How To Talk About #NoDAPL: A Native Perspective


The events and important issues being surfaced at Standing Rock affect us all. But, the author of this piece makes a very important point: we must begin by recognizing that this is, first and foremost, a struggle for survival and justice for the indigenous peoples of this land.

It is their struggle, not ours.

So, while we may bring other concerns to the table (global warming and environmental destruction, in particular) we cannot allow our own agendas to supplant or overshadow theirs. If we are to be allies of the Native Americans at Standing Rock, then we must do so on their terms, and with great respect and care for all that is theirs.

Transformative Spaces

14247963_10154406248820309_1976289082_o Water Protectors gather after a day of prayer and direct action. (Photo: Desiree Kane)

This piece is very personal because, as an Indigenous woman, my analysis is very personal, as is the analysis that my friends on the frontlines have shared with me. We obviously can’t speak for everyone involved, as Native beliefs and perspectives are as diverse as the convictions of any people. But as my friends hold strong on the frontlines of Standing Rock, and I watch, transfixed with both pride and worry, we feel the need to say a few things.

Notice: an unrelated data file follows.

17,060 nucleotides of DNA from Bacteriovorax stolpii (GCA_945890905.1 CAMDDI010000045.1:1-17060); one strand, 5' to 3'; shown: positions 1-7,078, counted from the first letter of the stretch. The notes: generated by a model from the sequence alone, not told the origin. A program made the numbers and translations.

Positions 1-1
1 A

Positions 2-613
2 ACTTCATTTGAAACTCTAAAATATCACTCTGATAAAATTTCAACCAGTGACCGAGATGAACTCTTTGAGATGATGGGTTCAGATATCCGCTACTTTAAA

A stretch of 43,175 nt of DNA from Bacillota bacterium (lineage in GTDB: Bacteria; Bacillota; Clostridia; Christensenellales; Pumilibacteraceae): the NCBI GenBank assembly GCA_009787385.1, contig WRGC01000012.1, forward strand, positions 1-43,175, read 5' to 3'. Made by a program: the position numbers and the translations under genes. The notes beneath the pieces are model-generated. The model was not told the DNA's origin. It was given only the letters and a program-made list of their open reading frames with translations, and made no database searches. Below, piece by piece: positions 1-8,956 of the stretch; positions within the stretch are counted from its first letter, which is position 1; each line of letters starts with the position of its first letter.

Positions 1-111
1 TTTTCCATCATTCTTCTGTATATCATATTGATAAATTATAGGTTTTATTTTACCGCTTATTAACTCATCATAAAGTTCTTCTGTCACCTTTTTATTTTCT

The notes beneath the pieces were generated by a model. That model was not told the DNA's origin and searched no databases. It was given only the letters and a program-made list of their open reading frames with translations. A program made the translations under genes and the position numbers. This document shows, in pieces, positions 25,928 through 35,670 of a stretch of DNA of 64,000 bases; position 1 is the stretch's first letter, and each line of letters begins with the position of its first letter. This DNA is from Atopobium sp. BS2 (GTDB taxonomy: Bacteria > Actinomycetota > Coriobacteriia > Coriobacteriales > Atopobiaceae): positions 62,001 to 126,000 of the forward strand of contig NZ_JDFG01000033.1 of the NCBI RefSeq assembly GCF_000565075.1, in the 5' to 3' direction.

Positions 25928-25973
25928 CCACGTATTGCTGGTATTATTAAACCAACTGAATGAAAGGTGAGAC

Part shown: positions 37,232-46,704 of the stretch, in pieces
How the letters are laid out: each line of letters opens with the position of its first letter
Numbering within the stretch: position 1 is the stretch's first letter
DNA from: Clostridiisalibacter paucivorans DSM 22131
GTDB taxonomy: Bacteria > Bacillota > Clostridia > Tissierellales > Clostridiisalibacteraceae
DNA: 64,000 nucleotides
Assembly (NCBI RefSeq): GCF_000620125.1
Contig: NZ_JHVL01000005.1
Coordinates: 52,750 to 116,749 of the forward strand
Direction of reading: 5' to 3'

I’ve been in and out of communication with my friends at Standing Rock all day. As you might imagine, as much as they don’t want me to worry, it’s pretty hard for them to stay in touch. I asked if there was anything they wanted me to convey on social media, as most of them are maintaining a…

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Author: Allen

A would be historian turned IT Professional who responded to the call to the Ministry, and is now focused on social justice and community service. He is a father of two (ages 28 & 7). He and his wife enjoy life near Boston. You can follow Pastor Allen on Facebook at https://www.facebook.com/PastorAllenV/ or on Twitter @allenvm3.

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